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A Direct Infusion Probe for Rapid Metabolomics of Low-Volume Samples

Cite this: Anal. Chem. 2022, 94, 37, 12875–12883
Publication Date (Web):September 7, 2022
https://doi.org/10.1021/acs.analchem.2c02918

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Abstract

Targeted and nontargeted metabolomics has the potential to evaluate and detect global metabolite changes in biological systems. Direct infusion mass spectrometric analysis enables detection of all ionizable small molecules, thus simultaneously providing information on both metabolites and lipids in chemically complex samples. However, to unravel the heterogeneity of the metabolic status of cells in culture and tissue a low number of cells per sample should be analyzed with high sensitivity, which requires low sample volumes. Here, we present the design and characterization of the direct infusion probe, DIP. The DIP is simple to build and position directly in front of a mass spectrometer for rapid metabolomics of chemically complex biological samples using pneumatically assisted electrospray ionization at 1 μL/min flow rate. The resulting data is acquired in a square wave profile with minimal carryover between samples that enhances throughput and enables several minutes of uniform MS signal from 5 μL sample volumes. The DIP was applied to study the intracellular metabolism of insulin secreting INS-1 cells and the results show that exposure to 20 mM glucose for 15 min significantly alters the abundance of several small metabolites, amino acids, and lipids.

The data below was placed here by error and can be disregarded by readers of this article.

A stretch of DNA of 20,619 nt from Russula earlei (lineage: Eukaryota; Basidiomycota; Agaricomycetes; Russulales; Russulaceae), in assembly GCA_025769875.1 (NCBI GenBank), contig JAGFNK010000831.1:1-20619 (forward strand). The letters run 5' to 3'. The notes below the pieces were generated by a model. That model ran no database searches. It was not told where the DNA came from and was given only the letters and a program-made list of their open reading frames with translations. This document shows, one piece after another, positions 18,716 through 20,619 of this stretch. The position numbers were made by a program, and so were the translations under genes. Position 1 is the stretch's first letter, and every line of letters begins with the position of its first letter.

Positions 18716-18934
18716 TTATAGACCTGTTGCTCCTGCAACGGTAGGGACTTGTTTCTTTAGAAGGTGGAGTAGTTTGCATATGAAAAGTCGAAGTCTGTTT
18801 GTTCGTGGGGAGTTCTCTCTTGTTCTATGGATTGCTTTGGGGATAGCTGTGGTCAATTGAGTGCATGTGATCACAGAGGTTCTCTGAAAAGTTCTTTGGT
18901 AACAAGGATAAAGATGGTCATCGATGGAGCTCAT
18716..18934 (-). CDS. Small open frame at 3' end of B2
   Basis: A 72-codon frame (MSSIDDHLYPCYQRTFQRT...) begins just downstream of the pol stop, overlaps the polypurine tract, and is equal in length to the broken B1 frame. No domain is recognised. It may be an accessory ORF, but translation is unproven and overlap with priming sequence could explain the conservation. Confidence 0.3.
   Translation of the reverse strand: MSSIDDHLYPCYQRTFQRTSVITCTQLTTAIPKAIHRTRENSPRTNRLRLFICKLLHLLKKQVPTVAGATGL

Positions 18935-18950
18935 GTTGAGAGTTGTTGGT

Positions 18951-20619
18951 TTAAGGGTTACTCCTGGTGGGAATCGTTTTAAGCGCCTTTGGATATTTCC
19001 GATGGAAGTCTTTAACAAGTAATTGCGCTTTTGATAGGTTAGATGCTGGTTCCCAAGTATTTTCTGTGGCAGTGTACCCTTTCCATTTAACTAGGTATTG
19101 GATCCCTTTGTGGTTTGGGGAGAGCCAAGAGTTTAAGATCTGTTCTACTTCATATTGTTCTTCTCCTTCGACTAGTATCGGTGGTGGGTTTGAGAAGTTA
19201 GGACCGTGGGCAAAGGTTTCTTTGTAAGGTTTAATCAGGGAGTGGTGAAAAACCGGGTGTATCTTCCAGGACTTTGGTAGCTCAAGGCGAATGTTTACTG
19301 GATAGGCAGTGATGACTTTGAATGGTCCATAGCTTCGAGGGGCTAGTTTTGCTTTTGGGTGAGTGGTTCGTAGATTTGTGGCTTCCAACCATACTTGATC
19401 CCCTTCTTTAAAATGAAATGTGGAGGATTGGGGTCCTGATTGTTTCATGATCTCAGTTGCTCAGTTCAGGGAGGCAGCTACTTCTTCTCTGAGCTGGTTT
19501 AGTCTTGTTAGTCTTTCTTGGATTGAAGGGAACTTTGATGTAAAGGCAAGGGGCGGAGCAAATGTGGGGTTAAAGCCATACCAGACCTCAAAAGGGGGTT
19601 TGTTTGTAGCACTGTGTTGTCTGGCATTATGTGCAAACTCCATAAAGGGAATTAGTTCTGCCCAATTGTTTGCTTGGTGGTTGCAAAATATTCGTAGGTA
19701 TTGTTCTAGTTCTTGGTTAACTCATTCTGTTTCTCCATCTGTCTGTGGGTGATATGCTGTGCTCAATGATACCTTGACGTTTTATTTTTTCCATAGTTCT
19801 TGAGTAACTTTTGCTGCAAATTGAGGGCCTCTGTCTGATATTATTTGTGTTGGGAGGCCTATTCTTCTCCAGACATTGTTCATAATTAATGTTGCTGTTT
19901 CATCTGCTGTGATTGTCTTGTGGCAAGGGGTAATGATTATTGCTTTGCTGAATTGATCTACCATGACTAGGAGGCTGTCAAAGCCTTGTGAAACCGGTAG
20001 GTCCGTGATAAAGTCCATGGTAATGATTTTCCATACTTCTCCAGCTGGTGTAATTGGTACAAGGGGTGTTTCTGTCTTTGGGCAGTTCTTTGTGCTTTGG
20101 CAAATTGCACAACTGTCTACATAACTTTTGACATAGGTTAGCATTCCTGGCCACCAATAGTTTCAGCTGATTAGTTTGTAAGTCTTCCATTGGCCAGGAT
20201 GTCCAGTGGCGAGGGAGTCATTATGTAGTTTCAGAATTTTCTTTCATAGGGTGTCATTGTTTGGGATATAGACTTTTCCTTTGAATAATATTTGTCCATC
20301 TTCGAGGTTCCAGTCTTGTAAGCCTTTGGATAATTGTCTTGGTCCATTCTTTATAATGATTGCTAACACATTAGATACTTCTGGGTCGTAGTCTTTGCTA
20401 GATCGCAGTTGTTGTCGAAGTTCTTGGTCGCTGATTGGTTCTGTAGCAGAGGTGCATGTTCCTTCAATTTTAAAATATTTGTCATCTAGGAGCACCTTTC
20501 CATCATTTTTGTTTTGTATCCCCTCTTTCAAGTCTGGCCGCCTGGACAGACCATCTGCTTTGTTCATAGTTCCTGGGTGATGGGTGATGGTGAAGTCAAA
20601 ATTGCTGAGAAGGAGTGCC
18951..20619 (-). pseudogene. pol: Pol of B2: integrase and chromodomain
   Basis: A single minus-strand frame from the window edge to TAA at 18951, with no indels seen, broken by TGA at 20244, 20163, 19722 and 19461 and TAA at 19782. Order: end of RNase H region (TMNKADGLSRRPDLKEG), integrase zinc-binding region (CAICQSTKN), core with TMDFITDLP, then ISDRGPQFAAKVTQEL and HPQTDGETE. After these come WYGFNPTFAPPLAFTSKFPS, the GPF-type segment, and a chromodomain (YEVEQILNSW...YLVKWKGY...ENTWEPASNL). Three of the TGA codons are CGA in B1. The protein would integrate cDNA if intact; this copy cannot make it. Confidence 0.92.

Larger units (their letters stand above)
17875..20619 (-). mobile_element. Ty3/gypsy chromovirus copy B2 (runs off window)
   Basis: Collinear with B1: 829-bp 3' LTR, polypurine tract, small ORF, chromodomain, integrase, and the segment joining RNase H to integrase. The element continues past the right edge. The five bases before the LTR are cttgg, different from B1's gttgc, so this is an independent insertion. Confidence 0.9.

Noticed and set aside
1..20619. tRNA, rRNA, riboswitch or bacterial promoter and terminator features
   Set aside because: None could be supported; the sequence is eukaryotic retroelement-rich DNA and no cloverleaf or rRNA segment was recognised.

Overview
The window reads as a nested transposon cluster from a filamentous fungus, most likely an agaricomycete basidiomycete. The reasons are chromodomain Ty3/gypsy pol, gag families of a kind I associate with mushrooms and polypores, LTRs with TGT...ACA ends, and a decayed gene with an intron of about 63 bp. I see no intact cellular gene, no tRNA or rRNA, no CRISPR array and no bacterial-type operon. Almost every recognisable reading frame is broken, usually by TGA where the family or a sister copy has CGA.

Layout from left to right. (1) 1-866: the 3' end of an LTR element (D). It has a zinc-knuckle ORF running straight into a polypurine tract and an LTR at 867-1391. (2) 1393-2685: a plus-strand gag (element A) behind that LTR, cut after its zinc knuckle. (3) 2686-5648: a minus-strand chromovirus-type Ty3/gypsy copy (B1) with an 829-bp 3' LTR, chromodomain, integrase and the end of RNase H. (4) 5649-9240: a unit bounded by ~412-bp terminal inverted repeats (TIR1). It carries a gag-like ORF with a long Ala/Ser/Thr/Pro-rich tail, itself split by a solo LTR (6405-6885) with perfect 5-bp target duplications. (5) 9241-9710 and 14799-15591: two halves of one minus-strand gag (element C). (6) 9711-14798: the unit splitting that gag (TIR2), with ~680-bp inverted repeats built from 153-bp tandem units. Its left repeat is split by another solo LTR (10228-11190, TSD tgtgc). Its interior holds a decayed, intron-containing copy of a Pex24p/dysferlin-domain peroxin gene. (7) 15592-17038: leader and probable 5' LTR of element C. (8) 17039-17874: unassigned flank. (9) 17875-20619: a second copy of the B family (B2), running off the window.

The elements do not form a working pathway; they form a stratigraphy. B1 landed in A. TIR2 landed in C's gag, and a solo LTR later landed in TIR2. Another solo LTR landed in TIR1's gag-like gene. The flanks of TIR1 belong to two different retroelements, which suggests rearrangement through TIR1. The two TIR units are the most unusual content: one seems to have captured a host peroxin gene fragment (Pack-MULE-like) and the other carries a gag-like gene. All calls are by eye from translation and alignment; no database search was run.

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Metabolomics is the comprehensive analysis of small molecules involved in metabolic pathways that drive the biochemistry and function of our cells. Profiling an organism’s dynamic metabolome can lead to objective disease diagnosis, (1,2) personalized medicine, (3,4) and realization of fundamental molecular mechanisms involved in complex biological processes. (5,6) Important applications such as these have catalyzed rapid technology development. For example, there have been significant advancements to achieve higher throughput NMR-based metabolomics, which are intrinsically quantitative with metabolite concentrations proportional to the number of nuclei. (7,8) However, compared to NMR, the sensitivity and selectivity of mass spectrometry (MS) based metabolomics techniques is imperative for using smaller sample volumes and acquiring a wider metabolite coverage. Thus, MS has evolved into the most universally applied instrumentation for modern metabolomics.
Conventional MS-based metabolomics workflows involve several steps: (i) metabolite extraction and clean up from biofluids, cells, or tissue; (9,10) (ii) online separation (e.g., liquid chromatography); (iii) and MS detection. Depending on the targeted metabolite compound classes, mass spectrometry can be coupled with either liquid chromatography (LC), (11−14) gas chromatography (GC), (15,16) or capillary electrophoresis (CE) (17−19) for metabolite separation and annotation. While comprehensive separation techniques provide the widest metabolome coverage, achievable sample duty cycles can limit large sample cohort studies and therefore biomedical conclusions.